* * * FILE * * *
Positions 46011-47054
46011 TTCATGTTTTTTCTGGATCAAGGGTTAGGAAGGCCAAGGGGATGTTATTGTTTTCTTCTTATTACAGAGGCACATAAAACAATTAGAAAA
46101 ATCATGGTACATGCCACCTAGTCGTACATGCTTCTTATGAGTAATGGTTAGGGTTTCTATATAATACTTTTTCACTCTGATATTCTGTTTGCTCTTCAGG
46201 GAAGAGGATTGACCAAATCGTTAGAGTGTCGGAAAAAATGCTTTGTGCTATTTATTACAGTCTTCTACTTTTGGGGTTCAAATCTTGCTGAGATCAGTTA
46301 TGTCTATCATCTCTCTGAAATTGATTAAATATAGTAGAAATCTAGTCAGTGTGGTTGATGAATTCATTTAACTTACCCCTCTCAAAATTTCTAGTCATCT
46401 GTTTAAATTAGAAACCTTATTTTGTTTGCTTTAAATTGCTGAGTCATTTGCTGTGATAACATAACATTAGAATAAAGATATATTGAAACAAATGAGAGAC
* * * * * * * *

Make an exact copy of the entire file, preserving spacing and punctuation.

Positions 46011-47054
46011 TTCATGTTTTTTCTGGATCAAGGGTTAGGAAGGCCAAGGGGATGTTATTGTTTTCTTCTTATTACAGAGGCACATAAAACAATTAGAAAA
46101 ATCATGGTACATGCCACCTAGTCGTACATGCTTCTTATGAGTAATGGTTAGGGTTTCTATATAATACTTTTTCACTCTGATATTCTGTTTGCTCTTCAGG
46201 GAAGAGGATTGACCAAATCGTTAGAGTGTCGGAAAAAATGCTTTGTGCTATTTATTACAGTCTTCTACTTTTGGGGTTCAAATCTTGCTGAGATCAGTTA
46301 TGTCTATCATCTCTCTGAAATTGATTAAATATAGTAGAAATCTAGTCAGTGTGGTTGATGAATTCATTTAACTTACCCCTCTCAAAATTTCTAGTCATCT
46401 GTTTAAATTAGAAACCTTATTTTGTTTGCTTTAAATTGCTGAGTCATTTGCTGTGATAACATAACATTAGAATAAAGATATATTGAAACAAATGAGAGAC